Hawzah News Agency (Ontario, Canada) – The Anatolia Islamic Centre in Mississauga, Ontario hosted a multi-faith Iftar dinner as local faith leaders joined the congregation to break the fast.
This was the third year that the Mississauga mosque hosted the multi-faith gathering themed 'Taste of Ramadan.'
"I would like to thank you all for joining us today for the third annual 'Taste of Ramadan Iftar Dinner'," said Dr. Asim Hoca, Chairman of the Anatolia Islamic Center, in his welcoming remarks. "We are greatly honored by your presence."
"We all share the same land, same life and same future," he added. "The work that we do today will bear fruits for our children tomorrow."
Dr. Hoca spoke of the need for religious communities to stand together and support each other at a time when there are terrorist attacks on houses of worship and the rise of hatred.
"An attack on any faith community is an attack on all of us," noted Dr. Hoca. "Earlier this month, Anatolia Islamic Centre had the honor of being part of a peace ring around St. Peter's Anglican Church in Erindale and I thank the people of the church who are with us today. We went there in solidarity with the Christian community in the city following the terrorist attacks on the churches in Sri Lanka.”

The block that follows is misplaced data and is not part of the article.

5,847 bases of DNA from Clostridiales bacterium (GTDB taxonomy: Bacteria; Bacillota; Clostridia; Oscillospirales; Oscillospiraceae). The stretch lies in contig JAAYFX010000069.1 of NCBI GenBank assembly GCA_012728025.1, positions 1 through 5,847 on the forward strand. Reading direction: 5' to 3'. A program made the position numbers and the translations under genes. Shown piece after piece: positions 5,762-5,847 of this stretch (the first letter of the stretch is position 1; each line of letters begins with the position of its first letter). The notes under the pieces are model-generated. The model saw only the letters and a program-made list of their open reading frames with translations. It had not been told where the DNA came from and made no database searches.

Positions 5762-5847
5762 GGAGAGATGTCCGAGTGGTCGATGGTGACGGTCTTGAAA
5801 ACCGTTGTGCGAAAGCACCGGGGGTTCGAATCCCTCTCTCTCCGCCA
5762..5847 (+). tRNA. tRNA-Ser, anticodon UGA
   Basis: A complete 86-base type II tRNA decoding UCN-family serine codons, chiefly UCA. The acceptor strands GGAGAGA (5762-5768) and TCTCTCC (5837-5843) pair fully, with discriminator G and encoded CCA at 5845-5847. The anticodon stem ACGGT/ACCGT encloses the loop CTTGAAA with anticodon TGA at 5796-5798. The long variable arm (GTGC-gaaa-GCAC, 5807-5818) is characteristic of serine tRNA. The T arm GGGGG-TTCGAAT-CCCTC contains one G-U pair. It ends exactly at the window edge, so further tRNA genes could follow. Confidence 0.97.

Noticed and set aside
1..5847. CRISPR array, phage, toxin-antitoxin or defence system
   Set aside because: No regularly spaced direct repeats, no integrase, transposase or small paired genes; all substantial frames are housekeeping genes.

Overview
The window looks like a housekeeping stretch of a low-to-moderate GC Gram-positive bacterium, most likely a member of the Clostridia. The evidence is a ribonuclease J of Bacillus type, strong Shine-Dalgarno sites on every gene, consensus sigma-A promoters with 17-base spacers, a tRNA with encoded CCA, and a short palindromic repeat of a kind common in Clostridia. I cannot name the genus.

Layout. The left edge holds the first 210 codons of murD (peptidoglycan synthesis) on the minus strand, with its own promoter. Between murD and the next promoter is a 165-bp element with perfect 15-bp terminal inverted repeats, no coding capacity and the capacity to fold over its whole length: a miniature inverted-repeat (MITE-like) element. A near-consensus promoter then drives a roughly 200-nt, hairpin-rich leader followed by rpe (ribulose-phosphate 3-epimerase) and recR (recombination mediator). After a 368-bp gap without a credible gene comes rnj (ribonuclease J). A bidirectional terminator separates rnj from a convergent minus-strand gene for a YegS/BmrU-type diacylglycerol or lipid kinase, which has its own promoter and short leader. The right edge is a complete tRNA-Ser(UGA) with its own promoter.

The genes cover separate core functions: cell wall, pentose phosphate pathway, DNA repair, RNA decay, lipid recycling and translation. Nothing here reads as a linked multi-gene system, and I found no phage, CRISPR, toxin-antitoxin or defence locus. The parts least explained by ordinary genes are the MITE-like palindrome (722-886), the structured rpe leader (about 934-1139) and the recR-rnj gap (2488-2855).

Religious leaders from the Sikh, Hindu, Jewish and Christian communities reflected on fasting within their religious traditions and brought greetings to the Muslim community on the occasion of Ramadan.
"There is no difference between one human being and another human being," said Michael Lublin, a leader from the Jewish community. "We are all the same, we are all the children of Allah."
"After Pittsburgh and Christchurch and Sri Lanka – we are living in a world of darkness and fear," he added. "As one people under Allah we have to remain unified and we have to stand up and call out the forces of evil which are, right now in our world, threatening the forces of good."
"When this Jewish man stepped foot in a mosque the very first time, many members of the mosque came over to me afterwards and asked me, 'How did it feel to be a guest inside our mosque? How did we treat you as a guest?', and my answer was that, frankly I didn’t feel like a guest but I felt like I came home."